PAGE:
What does “Hand in Hand” mean? Idioms are figurative language phrases used to state thoughts or feelings in an imaginative way. Typically, idioms are used widely for many years, but new idioms are added to language periodically as well. One of these idiomatic phrases is “hand in hand.” Here you will find the meaning of this phrase, the origin story of this phrase, examples of how the phrase is used properly in everyday conversations/statements and other ways to state this phrase in a literal sense.
Hand in Hand
Hand in Hand Meaning
The idiomatic phrase “hand in hand” means that two people or objects are so closely related that they just inherently go together. In its literal usage, the phrase “hand in hand” describes a coupe or those close to one another holding hands as a sign of affection.
Origin of this idiom
The phrase first appeared sometime during the 14th century and as used to define the literal meaning of the phrase. Over many years, the idiom was created and was used to define objects that were closely related to one another.
“Hand in Hand” Examples
Examples of Statements
A statement in the local paper about a crooked political figure.
- “It is clear to see that trouble seems to follow Mayor West wherever she seems to go. It is almost as if her and trouble go hand in hand.”
A statement made in the playbook given to football players by their coach.
- “Grit and determination go hand in hand and both are needed to reach success.”
Examples in Conversation
A conversation between two friends at school.
- Friend 1: Hey Julie, what are you doing on Halloween night?
- Friend 2: Well, I am too old for trick or treating, so I think I am just going to stay home and watch horror movies.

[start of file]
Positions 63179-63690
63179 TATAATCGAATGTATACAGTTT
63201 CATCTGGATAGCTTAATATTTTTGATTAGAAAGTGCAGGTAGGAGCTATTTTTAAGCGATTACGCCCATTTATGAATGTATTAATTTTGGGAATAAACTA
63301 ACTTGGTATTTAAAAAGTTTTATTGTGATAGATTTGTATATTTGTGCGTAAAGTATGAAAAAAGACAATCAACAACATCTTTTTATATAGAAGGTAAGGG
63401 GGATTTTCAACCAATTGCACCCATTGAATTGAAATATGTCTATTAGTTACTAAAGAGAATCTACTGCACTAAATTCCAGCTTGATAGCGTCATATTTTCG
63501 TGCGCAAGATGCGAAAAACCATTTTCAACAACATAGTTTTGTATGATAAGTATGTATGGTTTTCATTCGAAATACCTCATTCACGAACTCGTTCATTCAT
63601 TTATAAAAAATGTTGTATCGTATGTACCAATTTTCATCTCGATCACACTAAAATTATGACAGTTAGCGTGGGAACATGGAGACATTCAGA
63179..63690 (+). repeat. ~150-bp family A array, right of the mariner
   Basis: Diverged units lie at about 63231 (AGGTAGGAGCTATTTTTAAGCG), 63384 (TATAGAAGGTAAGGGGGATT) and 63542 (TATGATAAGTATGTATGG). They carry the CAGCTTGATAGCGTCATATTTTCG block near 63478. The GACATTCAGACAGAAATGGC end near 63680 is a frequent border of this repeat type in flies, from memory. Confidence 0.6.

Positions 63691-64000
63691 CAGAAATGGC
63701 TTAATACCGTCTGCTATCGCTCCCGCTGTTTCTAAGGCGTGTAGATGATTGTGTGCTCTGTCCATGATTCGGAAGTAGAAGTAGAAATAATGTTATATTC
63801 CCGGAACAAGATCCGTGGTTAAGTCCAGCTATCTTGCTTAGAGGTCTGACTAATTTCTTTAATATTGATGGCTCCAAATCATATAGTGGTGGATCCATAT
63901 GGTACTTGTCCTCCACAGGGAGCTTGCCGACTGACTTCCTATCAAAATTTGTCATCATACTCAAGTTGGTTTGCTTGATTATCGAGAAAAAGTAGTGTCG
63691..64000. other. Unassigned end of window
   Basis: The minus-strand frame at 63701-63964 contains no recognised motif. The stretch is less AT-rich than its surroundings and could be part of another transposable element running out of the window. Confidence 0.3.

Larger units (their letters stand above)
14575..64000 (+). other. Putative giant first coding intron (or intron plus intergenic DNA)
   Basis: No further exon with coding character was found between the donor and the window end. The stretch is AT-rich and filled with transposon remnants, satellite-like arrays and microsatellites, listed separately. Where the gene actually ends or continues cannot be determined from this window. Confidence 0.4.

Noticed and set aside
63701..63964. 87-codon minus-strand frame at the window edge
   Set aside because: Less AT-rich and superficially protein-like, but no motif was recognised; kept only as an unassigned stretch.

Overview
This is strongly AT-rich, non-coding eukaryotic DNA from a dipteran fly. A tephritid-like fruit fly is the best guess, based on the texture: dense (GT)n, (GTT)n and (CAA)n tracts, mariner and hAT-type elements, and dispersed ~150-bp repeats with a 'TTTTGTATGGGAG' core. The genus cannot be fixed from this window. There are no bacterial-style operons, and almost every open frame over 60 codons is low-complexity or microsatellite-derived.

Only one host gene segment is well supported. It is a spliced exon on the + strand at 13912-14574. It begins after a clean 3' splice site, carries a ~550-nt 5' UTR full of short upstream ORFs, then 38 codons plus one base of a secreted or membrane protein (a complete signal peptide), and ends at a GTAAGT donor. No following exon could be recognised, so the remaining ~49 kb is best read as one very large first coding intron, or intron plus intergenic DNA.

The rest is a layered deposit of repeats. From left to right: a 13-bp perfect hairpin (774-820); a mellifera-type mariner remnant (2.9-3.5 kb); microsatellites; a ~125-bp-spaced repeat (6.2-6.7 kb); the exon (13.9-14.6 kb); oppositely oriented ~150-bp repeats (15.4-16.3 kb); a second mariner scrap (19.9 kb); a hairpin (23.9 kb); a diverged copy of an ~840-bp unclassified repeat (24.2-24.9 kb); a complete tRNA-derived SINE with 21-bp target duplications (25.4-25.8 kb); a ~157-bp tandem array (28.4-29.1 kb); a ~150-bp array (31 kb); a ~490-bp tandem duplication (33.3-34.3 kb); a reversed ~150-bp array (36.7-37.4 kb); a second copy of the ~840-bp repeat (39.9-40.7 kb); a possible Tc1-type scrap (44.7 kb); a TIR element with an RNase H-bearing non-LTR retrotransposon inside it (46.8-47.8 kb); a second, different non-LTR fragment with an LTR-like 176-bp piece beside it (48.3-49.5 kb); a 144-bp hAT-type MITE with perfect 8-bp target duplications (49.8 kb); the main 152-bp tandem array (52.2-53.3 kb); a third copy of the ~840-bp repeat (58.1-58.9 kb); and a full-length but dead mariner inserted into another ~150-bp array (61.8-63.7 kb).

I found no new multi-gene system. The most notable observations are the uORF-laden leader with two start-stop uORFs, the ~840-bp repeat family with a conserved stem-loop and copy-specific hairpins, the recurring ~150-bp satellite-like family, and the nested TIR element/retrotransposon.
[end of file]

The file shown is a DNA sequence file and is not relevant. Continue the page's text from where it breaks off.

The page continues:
- Friend 1: That sounds like fun!
- Friend 2: Yeah, to me Halloween and horror movies go hand in hand.
A conversation between a husband and wife.
- Husband: Maybe we should serve lunch before serving the cake.
- Wife: I don’t think so. Jason’s birthday party is well after lunch and before dinner. I am thinking of just serving some ice cream with it.
- Husband: Yeah, that would make more sense and cake and ice cream go hand in hand.
More useful examples:
- They walked hand in hand in silence up the path.
- They say that genius often goes hand in hand with madness.
- The children walk down the street hand in hand.
- I saw them walking hand in hand through town the other day.
Other Ways to Say “Hand in Hand”
Like all idioms, there is a literal way to say “hand in hand” and convey the same meaning. Other ways you can say this include: go together really well, always go together or you can’t have one without the other.
“Hand in Hand” synonyms:
- Go together
- Side by side
- Arm in arm
- Holding hands
- Closely related
- In close relationship